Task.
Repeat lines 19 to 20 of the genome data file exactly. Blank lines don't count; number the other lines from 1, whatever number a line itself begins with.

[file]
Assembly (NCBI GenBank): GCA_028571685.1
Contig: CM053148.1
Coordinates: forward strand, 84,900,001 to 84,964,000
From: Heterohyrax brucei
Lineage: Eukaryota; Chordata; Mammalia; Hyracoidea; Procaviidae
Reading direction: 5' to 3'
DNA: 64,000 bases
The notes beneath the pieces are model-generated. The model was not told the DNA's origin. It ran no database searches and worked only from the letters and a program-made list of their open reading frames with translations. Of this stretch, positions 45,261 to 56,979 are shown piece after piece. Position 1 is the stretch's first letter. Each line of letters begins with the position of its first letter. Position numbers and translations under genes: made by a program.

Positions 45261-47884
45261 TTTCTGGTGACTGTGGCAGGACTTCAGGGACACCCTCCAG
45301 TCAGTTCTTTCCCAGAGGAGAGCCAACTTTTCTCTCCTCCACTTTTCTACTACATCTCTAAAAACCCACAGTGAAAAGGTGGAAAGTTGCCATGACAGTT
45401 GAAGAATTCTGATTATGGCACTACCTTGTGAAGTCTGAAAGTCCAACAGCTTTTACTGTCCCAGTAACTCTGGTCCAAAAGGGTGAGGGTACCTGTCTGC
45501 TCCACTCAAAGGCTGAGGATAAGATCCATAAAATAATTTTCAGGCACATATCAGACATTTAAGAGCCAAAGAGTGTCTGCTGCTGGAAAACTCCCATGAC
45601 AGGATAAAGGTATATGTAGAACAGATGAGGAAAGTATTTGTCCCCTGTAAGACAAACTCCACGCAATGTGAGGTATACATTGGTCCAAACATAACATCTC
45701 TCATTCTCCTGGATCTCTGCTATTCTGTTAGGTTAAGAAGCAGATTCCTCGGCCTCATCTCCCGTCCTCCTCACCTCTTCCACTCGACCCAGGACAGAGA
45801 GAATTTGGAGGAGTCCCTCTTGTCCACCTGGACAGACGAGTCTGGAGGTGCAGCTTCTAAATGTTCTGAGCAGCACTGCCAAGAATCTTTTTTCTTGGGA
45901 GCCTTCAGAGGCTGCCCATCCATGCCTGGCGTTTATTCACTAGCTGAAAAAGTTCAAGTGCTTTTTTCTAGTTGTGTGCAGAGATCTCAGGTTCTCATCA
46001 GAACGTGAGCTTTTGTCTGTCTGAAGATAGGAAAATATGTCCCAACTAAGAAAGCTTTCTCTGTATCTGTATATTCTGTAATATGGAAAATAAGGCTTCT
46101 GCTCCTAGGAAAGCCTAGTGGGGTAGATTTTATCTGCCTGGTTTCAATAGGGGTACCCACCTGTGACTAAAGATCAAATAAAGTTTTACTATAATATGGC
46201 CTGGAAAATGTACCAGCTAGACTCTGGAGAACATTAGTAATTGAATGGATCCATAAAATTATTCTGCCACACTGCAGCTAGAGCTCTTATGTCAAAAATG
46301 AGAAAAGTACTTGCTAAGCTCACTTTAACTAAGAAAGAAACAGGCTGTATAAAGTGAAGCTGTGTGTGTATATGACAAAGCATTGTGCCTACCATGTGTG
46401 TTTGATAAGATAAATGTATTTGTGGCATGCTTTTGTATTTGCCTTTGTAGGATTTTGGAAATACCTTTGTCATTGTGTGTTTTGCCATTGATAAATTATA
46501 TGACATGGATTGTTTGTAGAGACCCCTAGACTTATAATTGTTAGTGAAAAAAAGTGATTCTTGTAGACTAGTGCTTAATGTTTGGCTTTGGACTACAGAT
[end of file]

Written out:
46101 GCTCCTAGGAAAGCCTAGTGGGGTAGATTTTATCTGCCTGGTTTCAATAGGGGTACCCACCTGTGACTAAAGATCAAATAAAGTTTTACTATAATATGGC
46201 CTGGAAAATGTACCAGCTAGACTCTGGAGAACATTAGTAATTGAATGGATCCATAAAATTATTCTGCCACACTGCAGCTAGAGCTCTTATGTCAAAAATG